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RTÉ warns of social media 'deep fake' reports pretending to be from national broadcaster

Fake ‘RTÉ’ ads and links online have reportedly tried to sell social media users cryptocurrency.

RTÉ HAS URGED its audience to be wary of online posts purporting to be from the national broadcaster, as it has been made aware of misleading material circulating on social media.

It warned that, in some cases, ‘deep fake’ artificial intelligence technology can be used to portray reports by RTÉ presenters that never happened.

“We encourage our audience to exercise due caution regarding fake websites, social media advertisements, news articles and emails,” a statement posted to the RTÉ website said.

“This content will frequently advertise financial products, investments or cryptocurrency schemes and suggest that consumers of these products can expect to receive large amounts of money in a short period of time.”

While RTÉ is trying to combat the posting and spreading of such posts, it said it “cannot eliminate the fraudulent misuse of our branding and intellectual property”.

“We are not responsible for third party content and strongly recommend that individuals avoid any engagement with these advertisements.”

Victims of cyber crime can report it to An Garda Síochána.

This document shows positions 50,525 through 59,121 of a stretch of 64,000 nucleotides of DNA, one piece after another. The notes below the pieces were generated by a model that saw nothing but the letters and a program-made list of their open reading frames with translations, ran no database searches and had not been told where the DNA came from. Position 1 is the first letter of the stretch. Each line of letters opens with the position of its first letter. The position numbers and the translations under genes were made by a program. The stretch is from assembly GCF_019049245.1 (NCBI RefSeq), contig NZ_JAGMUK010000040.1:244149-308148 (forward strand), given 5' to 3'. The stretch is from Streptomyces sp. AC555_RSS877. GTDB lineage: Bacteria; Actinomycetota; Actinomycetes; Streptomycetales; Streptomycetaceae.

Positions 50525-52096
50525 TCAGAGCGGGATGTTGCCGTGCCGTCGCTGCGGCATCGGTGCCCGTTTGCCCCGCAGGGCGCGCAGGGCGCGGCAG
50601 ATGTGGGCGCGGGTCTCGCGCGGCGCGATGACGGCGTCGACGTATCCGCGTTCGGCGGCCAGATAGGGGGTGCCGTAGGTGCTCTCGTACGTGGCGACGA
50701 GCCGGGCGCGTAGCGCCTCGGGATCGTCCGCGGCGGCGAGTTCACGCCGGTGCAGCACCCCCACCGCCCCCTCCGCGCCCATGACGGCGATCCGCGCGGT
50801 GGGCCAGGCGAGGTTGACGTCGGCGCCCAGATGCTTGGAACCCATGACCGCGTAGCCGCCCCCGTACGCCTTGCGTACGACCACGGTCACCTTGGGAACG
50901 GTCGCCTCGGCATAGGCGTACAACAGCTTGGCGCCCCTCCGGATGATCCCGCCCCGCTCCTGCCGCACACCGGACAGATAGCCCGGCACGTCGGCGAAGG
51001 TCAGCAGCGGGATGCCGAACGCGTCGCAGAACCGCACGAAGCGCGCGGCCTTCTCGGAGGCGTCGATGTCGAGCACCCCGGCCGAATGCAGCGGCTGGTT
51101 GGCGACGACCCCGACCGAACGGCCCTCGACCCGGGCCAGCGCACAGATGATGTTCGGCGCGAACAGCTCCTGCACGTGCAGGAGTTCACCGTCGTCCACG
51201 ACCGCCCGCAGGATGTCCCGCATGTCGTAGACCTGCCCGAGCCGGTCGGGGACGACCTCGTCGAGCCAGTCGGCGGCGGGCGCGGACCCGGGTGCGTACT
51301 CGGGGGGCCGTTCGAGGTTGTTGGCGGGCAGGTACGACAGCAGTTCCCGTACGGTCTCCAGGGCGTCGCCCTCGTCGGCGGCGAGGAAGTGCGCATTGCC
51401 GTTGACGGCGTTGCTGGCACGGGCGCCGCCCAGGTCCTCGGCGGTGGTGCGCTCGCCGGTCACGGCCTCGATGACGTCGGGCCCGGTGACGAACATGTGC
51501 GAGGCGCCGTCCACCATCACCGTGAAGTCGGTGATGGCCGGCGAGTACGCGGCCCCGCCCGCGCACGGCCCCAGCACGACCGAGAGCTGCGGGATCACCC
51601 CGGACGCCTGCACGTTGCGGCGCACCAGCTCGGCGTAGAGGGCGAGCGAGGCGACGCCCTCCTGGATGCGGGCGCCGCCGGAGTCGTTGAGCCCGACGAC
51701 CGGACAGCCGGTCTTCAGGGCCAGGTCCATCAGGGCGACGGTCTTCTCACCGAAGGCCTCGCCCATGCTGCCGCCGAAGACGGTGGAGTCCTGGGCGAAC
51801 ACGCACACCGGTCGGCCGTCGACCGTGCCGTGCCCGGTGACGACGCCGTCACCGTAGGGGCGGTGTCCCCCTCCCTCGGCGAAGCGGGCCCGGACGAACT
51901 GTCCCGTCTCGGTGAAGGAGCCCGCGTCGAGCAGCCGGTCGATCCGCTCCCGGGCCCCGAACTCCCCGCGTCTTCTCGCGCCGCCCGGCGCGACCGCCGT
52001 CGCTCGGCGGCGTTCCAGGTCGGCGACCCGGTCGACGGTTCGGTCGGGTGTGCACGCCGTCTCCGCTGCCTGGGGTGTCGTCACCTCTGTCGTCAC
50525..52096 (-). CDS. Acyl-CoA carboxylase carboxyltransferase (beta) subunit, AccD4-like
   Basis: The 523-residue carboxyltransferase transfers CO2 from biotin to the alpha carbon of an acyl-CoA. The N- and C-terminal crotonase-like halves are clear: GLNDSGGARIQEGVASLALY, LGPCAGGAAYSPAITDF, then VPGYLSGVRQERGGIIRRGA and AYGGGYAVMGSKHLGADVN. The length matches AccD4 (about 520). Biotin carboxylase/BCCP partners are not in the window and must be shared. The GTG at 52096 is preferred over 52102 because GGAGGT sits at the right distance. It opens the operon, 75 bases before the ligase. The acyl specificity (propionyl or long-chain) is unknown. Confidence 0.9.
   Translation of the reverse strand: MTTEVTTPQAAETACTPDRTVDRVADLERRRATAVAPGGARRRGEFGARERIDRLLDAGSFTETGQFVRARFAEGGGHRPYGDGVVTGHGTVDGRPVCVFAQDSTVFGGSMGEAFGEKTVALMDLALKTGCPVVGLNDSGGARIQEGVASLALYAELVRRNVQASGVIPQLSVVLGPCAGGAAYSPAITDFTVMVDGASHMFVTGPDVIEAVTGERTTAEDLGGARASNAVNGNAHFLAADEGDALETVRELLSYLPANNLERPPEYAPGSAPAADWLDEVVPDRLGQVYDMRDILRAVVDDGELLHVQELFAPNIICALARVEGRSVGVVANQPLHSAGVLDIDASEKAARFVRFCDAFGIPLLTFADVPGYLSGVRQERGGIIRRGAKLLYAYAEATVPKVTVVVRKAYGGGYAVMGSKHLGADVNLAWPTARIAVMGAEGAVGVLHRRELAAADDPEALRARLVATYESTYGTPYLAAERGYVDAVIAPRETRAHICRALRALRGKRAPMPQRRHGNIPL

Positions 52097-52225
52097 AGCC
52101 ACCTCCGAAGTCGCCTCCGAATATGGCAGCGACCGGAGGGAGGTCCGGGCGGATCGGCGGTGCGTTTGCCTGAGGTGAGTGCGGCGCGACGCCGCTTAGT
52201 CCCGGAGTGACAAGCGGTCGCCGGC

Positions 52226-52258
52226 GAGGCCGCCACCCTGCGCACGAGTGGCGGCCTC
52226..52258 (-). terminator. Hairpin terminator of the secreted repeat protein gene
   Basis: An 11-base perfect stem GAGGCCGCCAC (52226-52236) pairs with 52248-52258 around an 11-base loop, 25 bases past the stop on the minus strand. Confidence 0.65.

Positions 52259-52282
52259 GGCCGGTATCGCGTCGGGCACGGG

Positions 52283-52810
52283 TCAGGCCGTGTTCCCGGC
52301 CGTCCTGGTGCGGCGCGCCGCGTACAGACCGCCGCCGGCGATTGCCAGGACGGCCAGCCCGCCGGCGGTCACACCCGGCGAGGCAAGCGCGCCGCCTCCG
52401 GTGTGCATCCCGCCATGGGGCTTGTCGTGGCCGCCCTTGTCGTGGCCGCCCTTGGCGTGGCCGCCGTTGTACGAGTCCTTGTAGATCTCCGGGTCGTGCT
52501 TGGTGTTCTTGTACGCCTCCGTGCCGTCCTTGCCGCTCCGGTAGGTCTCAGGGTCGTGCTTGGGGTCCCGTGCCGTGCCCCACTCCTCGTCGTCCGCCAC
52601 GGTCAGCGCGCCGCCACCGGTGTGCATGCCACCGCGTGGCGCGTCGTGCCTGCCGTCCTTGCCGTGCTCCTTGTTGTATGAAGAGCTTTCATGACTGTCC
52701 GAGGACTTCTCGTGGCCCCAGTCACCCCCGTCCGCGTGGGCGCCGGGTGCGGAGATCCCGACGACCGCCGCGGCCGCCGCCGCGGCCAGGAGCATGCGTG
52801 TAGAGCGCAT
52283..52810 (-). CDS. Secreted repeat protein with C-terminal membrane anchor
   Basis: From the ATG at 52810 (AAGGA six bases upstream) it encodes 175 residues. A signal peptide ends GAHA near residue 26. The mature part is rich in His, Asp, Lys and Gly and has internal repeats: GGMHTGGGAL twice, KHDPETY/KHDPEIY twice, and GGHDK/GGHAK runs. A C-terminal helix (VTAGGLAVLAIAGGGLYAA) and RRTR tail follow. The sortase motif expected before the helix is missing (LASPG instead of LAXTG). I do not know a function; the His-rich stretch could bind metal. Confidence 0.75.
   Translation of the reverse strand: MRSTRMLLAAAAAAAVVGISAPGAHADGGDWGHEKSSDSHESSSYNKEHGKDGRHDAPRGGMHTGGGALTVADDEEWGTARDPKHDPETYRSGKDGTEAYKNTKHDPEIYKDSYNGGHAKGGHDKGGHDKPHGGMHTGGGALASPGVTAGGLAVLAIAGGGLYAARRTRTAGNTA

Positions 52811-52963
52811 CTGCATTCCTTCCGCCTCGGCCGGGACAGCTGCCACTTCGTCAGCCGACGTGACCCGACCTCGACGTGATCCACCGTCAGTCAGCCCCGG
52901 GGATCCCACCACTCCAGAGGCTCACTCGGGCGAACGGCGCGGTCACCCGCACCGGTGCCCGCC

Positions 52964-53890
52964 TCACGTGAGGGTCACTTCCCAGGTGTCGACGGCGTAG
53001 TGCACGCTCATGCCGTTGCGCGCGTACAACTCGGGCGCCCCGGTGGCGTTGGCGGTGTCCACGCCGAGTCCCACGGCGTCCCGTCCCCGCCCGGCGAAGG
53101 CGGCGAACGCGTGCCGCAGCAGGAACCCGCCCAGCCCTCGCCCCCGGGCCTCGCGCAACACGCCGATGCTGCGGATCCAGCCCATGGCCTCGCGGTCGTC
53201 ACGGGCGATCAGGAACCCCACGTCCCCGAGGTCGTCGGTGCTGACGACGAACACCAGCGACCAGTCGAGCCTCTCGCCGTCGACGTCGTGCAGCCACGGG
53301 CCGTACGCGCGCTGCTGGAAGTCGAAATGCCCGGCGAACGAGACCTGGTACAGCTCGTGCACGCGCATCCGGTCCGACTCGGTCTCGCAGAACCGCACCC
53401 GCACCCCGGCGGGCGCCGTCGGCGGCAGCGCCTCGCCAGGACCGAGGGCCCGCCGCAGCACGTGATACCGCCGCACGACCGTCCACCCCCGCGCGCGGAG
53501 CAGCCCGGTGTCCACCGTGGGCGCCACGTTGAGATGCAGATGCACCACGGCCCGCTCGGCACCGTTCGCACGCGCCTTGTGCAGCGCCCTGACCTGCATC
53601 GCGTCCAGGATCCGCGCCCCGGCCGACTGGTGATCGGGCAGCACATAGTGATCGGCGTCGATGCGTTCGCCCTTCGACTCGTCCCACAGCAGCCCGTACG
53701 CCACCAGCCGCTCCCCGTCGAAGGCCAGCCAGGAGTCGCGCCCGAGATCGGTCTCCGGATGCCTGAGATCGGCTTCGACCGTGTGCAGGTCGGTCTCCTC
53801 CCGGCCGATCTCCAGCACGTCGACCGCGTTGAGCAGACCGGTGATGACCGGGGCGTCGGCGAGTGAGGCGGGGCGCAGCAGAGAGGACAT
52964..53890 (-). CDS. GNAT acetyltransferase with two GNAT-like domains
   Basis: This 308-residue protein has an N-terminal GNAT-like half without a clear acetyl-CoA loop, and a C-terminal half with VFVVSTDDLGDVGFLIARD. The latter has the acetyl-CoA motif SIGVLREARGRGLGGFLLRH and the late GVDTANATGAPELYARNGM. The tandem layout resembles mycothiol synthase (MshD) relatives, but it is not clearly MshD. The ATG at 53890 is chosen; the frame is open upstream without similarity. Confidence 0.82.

Verifying suspicious content

People who come across a fake advertisement or social media post are encouraged to report it directly to the platform. Those who would like to check if a third party website, email or video is legitimate, can contact RTÉ at info@rte.ie.

“Please ensure that you include all available details regarding the content, particularly the web address or url which can be used to locate the content online,” it said.

“RTÉ takes fraud seriously and we ask that our audience does the same. If you encounter suspicious content, please report it immediately.”

The Journal‘s FactCheck team recently debunked an article with false information, purporting to be from RTÉ.

The screenshot appeared to show a story on the RTÉ website about Anne Doyle and the end of her career. The story didn’t refer to a real article and the link didn’t direct users to the actual RTÉ website.

The image had the headline: “Anne Doyle: Is this the end of her career?”.

It was shared on social media with a link, which actually sends people to a different website advertising a cryptocurrency scheme.

It’s claimed the scheme is endorsed by former RTÉ presenter Mike Murphy and businessman Denis O’Brien. However, it is a hoax.

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